Another benefit from using a RCT in Phase 2 comes from our ability to build on Phase 1, which offered critical learning and evaluation tools before undertaking the RCT. Phase 1 was novel in its deep formative research and then highly participatory evaluation methodologies – providing a more comprehensive picture of the challenge we were taking on with Phase 2 programming and how our approaches already were working. This formative effort was foundational to decreasing the number of surprises or the need for large course-corrects. This experience underscores that qualitative research can be rigorous and is vitally important – therefore, any RCT should be accompanied by rigorous and well-integrated qualitative methods.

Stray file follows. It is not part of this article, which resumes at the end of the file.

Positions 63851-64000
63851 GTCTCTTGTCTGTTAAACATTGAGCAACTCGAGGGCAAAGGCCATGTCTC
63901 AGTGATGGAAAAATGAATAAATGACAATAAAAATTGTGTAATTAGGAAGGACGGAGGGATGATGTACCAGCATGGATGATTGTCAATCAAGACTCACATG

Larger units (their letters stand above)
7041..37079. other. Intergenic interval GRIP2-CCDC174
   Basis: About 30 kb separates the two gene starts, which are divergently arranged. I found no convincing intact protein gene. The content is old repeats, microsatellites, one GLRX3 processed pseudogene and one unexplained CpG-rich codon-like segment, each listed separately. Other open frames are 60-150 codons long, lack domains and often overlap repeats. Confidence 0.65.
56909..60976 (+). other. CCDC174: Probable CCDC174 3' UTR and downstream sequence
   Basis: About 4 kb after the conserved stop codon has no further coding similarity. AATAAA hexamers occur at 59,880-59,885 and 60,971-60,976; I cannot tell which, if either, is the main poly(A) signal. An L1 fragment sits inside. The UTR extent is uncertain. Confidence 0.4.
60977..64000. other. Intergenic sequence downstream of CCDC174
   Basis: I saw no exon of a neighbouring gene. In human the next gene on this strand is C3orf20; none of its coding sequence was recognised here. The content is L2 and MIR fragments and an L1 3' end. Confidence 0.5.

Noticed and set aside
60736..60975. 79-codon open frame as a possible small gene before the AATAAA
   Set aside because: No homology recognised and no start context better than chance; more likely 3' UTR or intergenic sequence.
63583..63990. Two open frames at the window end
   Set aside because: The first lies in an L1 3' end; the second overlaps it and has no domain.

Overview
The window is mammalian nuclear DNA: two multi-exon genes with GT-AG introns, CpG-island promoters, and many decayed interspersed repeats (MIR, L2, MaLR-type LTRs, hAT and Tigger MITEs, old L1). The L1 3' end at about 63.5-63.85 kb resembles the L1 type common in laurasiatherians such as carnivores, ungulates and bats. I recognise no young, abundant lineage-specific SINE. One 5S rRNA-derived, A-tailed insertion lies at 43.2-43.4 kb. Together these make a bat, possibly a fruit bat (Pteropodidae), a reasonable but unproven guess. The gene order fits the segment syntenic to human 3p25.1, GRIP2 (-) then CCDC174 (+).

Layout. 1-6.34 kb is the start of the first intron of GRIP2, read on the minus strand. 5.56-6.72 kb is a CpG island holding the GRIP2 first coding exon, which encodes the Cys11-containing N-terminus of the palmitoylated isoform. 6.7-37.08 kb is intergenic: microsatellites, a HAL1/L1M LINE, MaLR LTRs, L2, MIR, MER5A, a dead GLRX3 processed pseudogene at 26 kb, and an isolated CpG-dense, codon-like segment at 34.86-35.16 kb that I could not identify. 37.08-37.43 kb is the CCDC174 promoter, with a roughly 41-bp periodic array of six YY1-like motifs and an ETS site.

If programs can be realistic about the costs – including the up-front investment of staff time, they can make informed decisions about whether and how to take on a RCT. Such studies take up significant time and money – be really clear on why you’re doing an RCT and what you’re going to use it for. Furthermore, for organizations like CARE, we need to understand the ethical implications of how we treat control communities. Each project needs to think about their working relationships with those communities, and in turn, the implications for field-level staff, especially when those communities will not directly benefit from the intervention during the research period.